Software makers around the world are scrambling to fix a serious bug in the technology used to transfer information securely on the Internet.
The flaw lies in the SSL protocol, best known as the technology used for secure browsing on Web sites beginning with HTTPS, and lets attackers intercept secure SSL (Secure Sockets Layer) communications between computers using what's known as a man-in-the-middle attack.
Although the flaw can only be exploited under certain circumstances, it could be used to hack into servers in shared hosting environments, mail servers, databases, and many other secure applications, according to Chris Paget, a security researcher who has studied the issue.
"It's a protocol-level flaw." said Paget, the chief technology officer with a security consultancy called H4rdw4re. "There's a whole lot of stuff that's going to have to get fixed on this one: Web browsers, Web servers, Web load balancers, Web accelerators, mail servers, SQL Servers, ODBC drivers, peer-to-peer protocols."
Although an attacker would first need to hack into the victim's network to launch the man-in-the-middle attack, the results would then be devastating -- especially if used in a targeted attack to gain access to a database or a mail server, Paget said.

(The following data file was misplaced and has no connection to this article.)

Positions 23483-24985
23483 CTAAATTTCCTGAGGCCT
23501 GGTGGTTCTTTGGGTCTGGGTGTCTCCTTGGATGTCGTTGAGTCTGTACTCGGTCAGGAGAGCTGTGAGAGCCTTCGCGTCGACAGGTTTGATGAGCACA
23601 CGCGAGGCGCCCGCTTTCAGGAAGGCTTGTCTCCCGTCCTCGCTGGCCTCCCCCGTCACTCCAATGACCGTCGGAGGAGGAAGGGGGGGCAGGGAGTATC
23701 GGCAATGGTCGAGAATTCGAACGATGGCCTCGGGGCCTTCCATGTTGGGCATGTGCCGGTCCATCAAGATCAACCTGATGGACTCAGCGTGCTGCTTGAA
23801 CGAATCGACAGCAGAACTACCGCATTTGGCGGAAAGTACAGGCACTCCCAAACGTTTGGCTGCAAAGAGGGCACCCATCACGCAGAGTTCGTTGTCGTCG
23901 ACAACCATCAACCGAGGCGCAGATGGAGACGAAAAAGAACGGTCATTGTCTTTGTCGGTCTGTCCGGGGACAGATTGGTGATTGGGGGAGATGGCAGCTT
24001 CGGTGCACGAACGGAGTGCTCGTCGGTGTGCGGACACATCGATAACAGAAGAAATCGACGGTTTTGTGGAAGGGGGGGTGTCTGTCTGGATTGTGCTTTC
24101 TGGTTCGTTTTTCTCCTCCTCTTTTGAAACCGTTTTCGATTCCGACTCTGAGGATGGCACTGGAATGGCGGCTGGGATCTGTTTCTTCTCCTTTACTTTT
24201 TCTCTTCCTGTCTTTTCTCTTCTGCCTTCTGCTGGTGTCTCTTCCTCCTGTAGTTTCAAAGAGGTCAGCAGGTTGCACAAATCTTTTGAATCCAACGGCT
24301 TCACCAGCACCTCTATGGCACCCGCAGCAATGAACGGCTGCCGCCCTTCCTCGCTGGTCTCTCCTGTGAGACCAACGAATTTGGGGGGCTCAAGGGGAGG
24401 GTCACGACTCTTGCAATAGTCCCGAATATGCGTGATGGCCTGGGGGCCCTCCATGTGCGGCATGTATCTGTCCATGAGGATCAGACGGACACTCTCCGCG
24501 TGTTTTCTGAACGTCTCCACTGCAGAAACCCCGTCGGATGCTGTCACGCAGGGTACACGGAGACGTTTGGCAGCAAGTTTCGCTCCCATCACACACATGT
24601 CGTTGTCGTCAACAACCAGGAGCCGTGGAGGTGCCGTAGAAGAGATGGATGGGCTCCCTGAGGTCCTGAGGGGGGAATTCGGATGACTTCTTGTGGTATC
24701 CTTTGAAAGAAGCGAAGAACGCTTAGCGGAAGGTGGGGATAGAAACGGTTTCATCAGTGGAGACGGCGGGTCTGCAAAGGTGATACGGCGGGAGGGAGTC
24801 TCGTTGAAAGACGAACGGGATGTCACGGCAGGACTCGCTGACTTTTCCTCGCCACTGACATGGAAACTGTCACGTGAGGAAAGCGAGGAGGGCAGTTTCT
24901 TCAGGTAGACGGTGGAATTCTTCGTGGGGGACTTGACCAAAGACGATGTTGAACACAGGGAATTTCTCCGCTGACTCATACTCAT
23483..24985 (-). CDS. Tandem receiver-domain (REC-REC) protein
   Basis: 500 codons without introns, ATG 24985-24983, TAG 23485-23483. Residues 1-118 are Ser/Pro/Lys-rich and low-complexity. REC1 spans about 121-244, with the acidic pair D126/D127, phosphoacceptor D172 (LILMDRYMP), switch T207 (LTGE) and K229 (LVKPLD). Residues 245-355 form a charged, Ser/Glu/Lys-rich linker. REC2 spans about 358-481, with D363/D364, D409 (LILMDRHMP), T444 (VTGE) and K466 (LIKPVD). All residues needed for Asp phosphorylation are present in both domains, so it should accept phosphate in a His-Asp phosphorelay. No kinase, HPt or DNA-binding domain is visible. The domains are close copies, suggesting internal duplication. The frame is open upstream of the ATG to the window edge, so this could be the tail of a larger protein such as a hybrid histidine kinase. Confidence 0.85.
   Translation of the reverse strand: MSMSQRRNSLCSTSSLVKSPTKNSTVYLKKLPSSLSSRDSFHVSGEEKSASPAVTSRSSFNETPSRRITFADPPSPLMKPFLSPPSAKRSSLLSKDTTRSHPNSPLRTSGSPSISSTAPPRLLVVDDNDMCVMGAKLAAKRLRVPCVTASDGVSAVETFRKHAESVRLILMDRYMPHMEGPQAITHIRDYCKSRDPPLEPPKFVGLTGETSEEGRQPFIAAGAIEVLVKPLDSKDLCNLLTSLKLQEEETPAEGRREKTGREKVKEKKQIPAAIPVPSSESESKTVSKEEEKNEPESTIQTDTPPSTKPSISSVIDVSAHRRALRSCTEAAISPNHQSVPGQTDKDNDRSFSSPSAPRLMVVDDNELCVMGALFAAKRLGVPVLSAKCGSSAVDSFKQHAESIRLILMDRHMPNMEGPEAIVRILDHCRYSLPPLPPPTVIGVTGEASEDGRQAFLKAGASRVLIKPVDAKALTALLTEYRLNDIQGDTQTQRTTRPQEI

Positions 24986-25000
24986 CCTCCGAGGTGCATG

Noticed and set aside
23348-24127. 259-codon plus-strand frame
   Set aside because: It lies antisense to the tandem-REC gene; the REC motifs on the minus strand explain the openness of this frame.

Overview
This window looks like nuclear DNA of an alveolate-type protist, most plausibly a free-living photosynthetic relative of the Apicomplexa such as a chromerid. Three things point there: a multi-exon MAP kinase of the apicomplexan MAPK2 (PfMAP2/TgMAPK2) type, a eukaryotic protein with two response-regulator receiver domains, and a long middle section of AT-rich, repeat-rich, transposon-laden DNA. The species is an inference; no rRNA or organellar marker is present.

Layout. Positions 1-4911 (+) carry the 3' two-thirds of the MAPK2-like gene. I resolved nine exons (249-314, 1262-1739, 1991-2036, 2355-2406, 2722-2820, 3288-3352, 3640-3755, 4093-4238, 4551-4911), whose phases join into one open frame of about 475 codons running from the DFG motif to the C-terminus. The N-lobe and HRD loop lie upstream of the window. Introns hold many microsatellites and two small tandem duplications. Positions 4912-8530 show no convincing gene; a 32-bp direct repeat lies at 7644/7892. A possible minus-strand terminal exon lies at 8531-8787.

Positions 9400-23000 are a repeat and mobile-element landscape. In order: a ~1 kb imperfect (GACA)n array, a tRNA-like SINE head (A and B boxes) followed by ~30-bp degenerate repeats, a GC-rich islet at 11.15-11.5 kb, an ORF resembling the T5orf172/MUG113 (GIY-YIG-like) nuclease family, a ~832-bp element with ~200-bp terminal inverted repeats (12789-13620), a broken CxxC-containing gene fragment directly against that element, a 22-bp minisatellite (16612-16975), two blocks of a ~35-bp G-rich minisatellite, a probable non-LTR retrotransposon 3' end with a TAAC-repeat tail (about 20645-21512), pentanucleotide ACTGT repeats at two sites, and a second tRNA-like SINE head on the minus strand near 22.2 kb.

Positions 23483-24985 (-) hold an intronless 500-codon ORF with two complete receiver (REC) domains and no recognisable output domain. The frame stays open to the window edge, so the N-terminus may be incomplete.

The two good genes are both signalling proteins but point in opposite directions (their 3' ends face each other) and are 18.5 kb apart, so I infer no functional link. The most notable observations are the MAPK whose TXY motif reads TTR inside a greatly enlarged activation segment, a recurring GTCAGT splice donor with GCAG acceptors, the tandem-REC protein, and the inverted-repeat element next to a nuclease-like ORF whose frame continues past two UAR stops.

Because it is so widely used, SSL is constantly under the microscope of security researchers. Late last year, researchers found a way to create fake SSL certificates that would be trusted by any browser, and in August researchers unveiled a handful of new attacks that could compromise SSL traffic. But unlike those attacks, which had to do with the infrastructure used to manage SSL's digital certificates, this latest bug lies in the SSL protocol itself and will be much harder to fix.
Further complicating matters is the fact that the bug was inadvertently disclosed on an obscure mailing list Wednesday, forcing vendors into a mad scramble to patch their products.
The issue was discovered in Auguust by researchers at PhoneFactor, a mobile-phone security company. They had been working for the past two months with a consortium of technology vendors called the ICASI (Industry Consortium for Advancement of Security on the Internet) to coordinate an industry wide fix for the problem, dubbed "Project Mogul."
But their careful plans were thrown into disarray Wednesday when SAP engineer Martin Rex stumbled across the bug on his own. Apparently unaware of the seriousness of the issue, he posted his observations on the issue to an IETF (Internet Engineering Task Force) discussion list. It was then publicized by security researcher HD Moore.
By Wednesday afternoon, enough people were talking about the issue that PhoneFactor decided to go public with their findings. "At that point we felt like the bad guys knew and we felt we had a responsibility for the good guys to know too," said Sarah Fender, PhoneFactor's vice president of marketing.
Fender couldn't say who was ready to patch the issue, but she noted that a number of open source products are "anxious" to push out a patch. "I think we'll see some patching in the near future," she said.
The ICASI could not be reached for comment Wednesday evening.
Although security experts say the flaw has probably existed for years, it is not thought to have been exploited in any attacks.
"While we consider it to be a material vulnerability, it's not the end of the world," Fender said.